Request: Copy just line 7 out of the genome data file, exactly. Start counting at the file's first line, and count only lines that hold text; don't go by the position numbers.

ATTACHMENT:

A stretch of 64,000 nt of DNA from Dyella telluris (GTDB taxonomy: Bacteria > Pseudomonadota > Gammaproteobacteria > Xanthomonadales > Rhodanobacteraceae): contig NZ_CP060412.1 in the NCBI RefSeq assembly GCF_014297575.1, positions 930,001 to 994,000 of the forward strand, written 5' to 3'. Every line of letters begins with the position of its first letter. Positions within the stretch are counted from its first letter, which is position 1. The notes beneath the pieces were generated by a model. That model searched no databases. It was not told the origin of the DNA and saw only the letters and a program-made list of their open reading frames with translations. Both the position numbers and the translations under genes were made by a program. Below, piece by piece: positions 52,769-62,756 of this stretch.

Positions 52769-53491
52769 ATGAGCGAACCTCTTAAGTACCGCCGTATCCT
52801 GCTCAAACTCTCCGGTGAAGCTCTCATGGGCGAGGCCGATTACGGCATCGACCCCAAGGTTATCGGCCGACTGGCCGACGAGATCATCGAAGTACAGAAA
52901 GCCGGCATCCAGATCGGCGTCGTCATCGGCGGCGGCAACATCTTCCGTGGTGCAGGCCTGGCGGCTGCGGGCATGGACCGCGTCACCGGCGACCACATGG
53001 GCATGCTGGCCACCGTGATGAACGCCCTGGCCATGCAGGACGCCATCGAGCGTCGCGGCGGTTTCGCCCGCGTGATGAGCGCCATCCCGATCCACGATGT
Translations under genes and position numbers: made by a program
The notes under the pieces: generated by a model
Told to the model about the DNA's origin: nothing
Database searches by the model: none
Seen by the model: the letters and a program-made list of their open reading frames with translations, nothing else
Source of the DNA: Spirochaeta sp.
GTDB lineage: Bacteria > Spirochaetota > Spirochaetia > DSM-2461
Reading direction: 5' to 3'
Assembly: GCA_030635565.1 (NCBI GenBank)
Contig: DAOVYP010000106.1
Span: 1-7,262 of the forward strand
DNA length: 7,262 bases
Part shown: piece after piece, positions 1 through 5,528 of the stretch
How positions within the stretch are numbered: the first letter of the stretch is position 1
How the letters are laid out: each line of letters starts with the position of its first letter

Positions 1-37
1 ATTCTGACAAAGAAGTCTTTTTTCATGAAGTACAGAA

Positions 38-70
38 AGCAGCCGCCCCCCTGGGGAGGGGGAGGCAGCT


Translations under genes and position numbers: made by a program